♥♥♥♥

What do I know? Speak to the expert, now available in paperback or ebook

As a reviewer commented, “Excellent follow up to his first collection of bloggage – Sometimes I Sits and Thinks – this is another collection of gentle reflections on life on a small sheep farm in Cumbria. This could so easily be a rant about inconsiderate drivers on country lanes and an incessant moaning about the financial uncertainties of life on a farm. Instead, despite the rain, this is full of wise asides on modern living that will leave you feeling better about the world. Think Zen and the Art of Sheep Management (except he’s clearly CofE…) Highly recommended, and worth several times the asking price!”

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51 thoughts on “So who is still working?

  1. rugby843 May 17, 2020 at 4:54 pm Reply

    Nice positive post. Farmers here not doing well.

    • jwebster2 May 17, 2020 at 4:58 pm Reply

      It does vary and I know my area reasonably well, but as you travel things are different

  2. Sue Vincent May 17, 2020 at 5:02 pm Reply

    The rush hour is still pretty quiet around here, but well said, Jim. There are so many people working behind the scenes to keep the country ticking over, from those you mention to the lab technicians no-one sees, the refuse collectors, engineers, logistics and the food producers who supply the shops whose shelves are no longer empty. It is an invisible army and yet much of the effort has gone unnoticed.
    And personally, I’d settle for a day off…

    • jwebster2 May 17, 2020 at 5:36 pm Reply

      That I can well imagine. You’ve got a tough row to hoe.
      A friend of my wife has a child with serious problems with autism and lord alone knows how they’re managing because he spends a lot of time at a special school and cannot go there 😦

      • Sue Vincent May 17, 2020 at 7:00 pm

        So many carers are going to be finding this really hard, with no access to advice or respite. Especially the three quarters of a million young carers under eighteen, who can’t even have the ‘break’ of going to school and seeing their freinds.

      • jwebster2 May 17, 2020 at 7:03 pm

        yes I feel for them.
        My daughter is in youth work and there are times when things are harrowing! 😦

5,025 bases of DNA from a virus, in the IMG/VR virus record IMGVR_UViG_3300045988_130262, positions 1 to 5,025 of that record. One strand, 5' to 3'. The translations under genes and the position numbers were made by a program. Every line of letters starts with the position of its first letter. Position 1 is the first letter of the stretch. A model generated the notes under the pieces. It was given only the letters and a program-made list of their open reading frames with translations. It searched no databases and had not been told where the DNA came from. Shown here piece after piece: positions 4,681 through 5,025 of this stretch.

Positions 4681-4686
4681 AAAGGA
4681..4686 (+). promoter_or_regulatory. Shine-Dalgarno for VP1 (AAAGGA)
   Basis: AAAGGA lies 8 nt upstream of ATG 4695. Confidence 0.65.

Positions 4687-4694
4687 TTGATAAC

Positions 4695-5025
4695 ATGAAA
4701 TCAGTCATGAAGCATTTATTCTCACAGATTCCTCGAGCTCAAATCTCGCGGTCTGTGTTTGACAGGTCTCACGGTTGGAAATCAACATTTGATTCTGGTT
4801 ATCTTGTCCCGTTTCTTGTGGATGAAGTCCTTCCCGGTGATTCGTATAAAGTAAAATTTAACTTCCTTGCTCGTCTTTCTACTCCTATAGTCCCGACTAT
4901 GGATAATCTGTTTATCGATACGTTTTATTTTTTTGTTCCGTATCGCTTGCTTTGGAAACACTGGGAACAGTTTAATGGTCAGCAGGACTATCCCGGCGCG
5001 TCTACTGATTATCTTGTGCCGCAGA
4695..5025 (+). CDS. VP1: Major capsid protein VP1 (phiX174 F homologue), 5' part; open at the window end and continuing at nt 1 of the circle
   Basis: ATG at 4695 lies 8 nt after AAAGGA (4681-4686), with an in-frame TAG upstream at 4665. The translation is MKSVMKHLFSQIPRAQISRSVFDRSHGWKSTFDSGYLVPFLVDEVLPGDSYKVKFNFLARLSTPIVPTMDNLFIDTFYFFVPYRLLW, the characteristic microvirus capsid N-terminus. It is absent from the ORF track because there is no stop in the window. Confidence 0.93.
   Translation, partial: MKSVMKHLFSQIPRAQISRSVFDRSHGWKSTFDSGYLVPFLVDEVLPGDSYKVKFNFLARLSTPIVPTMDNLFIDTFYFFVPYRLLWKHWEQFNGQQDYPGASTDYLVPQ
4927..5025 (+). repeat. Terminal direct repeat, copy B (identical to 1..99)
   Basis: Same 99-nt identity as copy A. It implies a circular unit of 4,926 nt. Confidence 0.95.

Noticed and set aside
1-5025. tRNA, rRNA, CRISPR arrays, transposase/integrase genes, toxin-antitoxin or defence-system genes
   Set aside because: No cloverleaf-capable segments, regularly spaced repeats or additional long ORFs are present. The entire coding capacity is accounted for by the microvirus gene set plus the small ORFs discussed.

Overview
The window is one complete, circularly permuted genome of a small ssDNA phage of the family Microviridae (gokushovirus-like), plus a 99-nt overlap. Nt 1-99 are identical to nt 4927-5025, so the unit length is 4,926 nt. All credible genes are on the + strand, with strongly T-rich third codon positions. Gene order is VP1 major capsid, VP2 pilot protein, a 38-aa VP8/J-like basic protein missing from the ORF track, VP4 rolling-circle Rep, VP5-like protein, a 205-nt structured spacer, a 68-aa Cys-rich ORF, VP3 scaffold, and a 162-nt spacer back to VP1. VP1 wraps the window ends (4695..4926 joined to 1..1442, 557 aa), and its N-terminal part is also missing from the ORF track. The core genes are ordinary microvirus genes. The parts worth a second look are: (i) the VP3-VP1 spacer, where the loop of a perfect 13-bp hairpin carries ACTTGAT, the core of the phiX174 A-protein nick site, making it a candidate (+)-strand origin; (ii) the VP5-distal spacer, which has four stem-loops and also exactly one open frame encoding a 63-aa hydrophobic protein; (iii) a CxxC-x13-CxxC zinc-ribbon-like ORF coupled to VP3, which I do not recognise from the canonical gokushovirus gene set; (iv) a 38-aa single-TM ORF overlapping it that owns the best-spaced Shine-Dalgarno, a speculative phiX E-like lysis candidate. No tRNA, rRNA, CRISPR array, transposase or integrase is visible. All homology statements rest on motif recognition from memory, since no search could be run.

• Sue Vincent May 17, 2020 at 7:04 pm

        I can imagine. Not an easy job.

      • jwebster2 May 17, 2020 at 7:14 pm

        yes 😦

  3. xantilor May 17, 2020 at 5:03 pm Reply

    I’ve kept working! And still selling my jewellery and silver figurines online. The caster I use is still working, and when the London Assay Office reopens I shall be first in the queue. A lot of businesses which could have kept open closed because of the climate of fear. They may live to regret this.

    • jwebster2 May 17, 2020 at 5:35 pm Reply

      So what is your website? We’ll get it a mention 🙂

      • xantilor May 17, 2020 at 5:54 pm
      • jwebster2 May 17, 2020 at 6:32 pm

        well you’re now on my facebook page 🙂

      • jwebster2 May 17, 2020 at 6:32 pm

        It is stunning stuff and I’d recommend anybody take a look 🙂

  4. Jacquie Biggar May 17, 2020 at 5:10 pm Reply

    A couple of the meat packing plants were hit hard with the virus in Canada. It’s put a shortage on our stock, but we’re still getting by.
    Local farmers were on the news saying they weren’t sure how they would get their crops in or harvested as they count on foreign workers to do the labor, and if they could come, they faced fourteen day isolation protocols before they could work.
    Different times.

    • jwebster2 May 17, 2020 at 5:34 pm Reply

      I suspect our meat packing plants have their labour permanently in country. One factory near here has notices in Polish and Afrikaans.
      There are some East Europeans in cumbria as cowmen and similar, they’re skilled and over here all year round
      We don’t have the problems other areas will be experiencing so I can only honestly talk of what I know

  5. Eddy Winko May 17, 2020 at 7:26 pm Reply

    Whilst the borders are closed the work has continued in Poland, not a single friend or family member has stopped work, Sikorsky (helicopters), Debica (tyres) to name the well known ones. A bit hit for tourism, restaurants and the like, and we were personally hit because we could no longer go to the markets to sell our crafts, but most of the business lost has moved online so we can’t complain. As we are classed as farmers we also had the freedom to travel, so our little milk and cheese round continues. Foreign holidays may be out, but no one could afford them anyhow 🙂

    • jwebster2 May 17, 2020 at 7:29 pm Reply

      It seems to be a bit variable here. If you listen to the BBC you’d think we were all cowering at home, doing zoom conferences and worrying about split ends and the dye growing out of our hair 🙂